Like many of you, I think of food often. After finishing breakfast even, I’m already considering lunch and dinner options and the snacks in between. Weird, I know. But a good problem to have because the act of enjoying something is as much about anticipation as it is the actual doing.
But there’s something else that increases our enjoyment of food: the element of surprise. And few things surprise our palettes more than being in foreign territory—a new town, a different state, a nation abroad. The very act of travel forces us to reconsider the routine meals we usually eat at home.
When that happens, we often discover new favorites to bring home. Here are some notable staples I discovered on recent travels that have deepened my relationship with food.
I get it. Crepes are soooo yesterday. Some would even say inferior to pancakes. But after dining in an off-district but well-rated creperie in Paris several years ago, my eyes were opened. I tried many different varieties on that trip and even enjoyed street crepes by the Eiffel Tower. But after being advised by a local chief as to the best way to eat one, I always return a simple hazelnut spread and sliced banana filling. Mmmm.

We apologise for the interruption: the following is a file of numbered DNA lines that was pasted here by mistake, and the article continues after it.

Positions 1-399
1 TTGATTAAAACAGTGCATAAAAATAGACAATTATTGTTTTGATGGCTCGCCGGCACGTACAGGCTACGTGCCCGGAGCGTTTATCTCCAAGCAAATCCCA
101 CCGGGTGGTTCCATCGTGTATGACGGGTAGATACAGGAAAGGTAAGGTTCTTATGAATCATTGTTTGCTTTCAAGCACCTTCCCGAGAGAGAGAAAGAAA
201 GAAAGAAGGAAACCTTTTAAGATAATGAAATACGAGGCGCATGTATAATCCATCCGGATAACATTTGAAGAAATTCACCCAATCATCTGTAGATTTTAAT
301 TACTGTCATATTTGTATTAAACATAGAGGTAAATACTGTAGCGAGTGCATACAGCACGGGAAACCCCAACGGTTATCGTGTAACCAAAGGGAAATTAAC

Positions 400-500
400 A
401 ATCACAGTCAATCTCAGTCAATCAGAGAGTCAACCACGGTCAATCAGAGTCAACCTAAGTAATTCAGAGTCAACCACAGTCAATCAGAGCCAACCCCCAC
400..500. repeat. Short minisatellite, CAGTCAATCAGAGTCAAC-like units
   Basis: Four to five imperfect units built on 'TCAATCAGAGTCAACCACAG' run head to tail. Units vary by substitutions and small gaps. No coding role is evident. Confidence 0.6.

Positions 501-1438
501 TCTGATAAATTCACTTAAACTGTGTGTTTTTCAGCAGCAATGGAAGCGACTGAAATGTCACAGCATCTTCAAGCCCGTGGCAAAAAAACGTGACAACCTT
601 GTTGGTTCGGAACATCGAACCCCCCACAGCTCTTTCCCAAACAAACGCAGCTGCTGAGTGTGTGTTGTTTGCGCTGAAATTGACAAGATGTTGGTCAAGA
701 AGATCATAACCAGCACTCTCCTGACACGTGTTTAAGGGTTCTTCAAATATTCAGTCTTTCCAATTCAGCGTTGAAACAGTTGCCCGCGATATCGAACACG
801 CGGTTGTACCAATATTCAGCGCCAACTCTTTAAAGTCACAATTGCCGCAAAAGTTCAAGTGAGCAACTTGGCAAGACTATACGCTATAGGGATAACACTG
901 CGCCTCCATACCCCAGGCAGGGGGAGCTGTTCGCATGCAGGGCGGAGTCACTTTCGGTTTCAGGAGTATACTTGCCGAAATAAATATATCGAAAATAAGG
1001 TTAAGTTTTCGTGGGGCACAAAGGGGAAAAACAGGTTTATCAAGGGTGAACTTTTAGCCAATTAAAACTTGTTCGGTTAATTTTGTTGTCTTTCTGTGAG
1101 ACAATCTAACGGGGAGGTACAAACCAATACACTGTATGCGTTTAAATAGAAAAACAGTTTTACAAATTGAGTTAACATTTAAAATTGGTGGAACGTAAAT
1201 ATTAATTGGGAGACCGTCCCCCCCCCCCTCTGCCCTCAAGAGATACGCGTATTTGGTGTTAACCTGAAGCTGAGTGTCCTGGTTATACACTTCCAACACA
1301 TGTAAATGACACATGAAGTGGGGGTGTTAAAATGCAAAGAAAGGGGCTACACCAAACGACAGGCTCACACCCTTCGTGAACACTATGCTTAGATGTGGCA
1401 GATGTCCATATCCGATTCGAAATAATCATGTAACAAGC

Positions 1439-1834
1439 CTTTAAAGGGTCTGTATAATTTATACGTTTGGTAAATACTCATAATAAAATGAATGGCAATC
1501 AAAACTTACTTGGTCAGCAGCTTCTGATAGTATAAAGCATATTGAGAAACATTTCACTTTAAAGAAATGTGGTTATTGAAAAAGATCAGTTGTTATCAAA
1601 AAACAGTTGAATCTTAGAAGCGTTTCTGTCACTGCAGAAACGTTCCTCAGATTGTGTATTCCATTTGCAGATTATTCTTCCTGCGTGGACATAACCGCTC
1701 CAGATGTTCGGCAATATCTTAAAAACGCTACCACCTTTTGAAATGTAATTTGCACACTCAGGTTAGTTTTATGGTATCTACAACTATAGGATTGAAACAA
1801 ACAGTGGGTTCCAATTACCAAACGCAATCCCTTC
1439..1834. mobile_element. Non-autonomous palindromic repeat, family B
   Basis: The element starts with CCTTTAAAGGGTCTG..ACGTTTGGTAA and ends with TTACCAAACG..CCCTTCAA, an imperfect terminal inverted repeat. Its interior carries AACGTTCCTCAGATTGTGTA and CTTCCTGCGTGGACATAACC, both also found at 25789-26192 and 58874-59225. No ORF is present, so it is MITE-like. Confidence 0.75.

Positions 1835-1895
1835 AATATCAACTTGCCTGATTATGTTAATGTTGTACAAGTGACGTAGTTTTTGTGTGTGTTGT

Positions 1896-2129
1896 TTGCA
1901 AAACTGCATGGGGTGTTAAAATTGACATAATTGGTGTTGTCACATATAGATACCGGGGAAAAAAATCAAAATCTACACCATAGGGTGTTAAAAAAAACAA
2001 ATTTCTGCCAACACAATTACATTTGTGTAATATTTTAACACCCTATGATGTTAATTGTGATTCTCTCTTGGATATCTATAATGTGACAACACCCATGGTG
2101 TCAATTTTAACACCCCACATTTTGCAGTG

I enjoyed numerous foodstuff while visiting South Africa last year. But rusks were undoubtedly my favorite. Essentially twice-baked breadstick cookies traditionally dunked in tea or coffee, they are difficult, if not impossible, to find in America. But my mouth waters just thinking about them whenever I drink Dilmah peppermint tea, also discovered while traveling there.
I expected the deepest, bluest and arguably prettiest lake in the world upon visiting Crater Lake in Oregon two years ago. But I didn’t expect a newfound love of green chili quesadillas after eating my first from the Crater Lake Lodge that trip. Maybe it was just the incredible view. Maybe I was just abnormally hungry after a long hike. Nevertheless, these cheesy, spicy and black bean lined tortillas have become transcendent for me. I make them frequently at home.
I haven’t visited the Netherlands yet, which is where this sugary edible originates. Rather, I was on a recent United Airlines flight the first time I tried one. For the record, this tasty treat is the best free snack you can find in the air. So much so that whenever I’m on land, I visit boutique bakeries on the reg in search of them, since I don’t own the pizzelle press required to make them at home. (Note to self: order pizzelle from Amazon.)
Newfoundland is a sweet, sweet place. And their national jam made from bakeapple (aka cloudberries) is worth writing home about. Goes well on toast, ice cream, in mixed drinks or anything else that needs a citrusy, raspberry-y, high altitude shot of awesome. To this day, I still curse airport security for confiscating $50 worth of bakeapple smuggle.
Off the Grid columnist Blake Snow writes epic stories for fancy publications and Fortune 500 companies. Follow him on Twitter.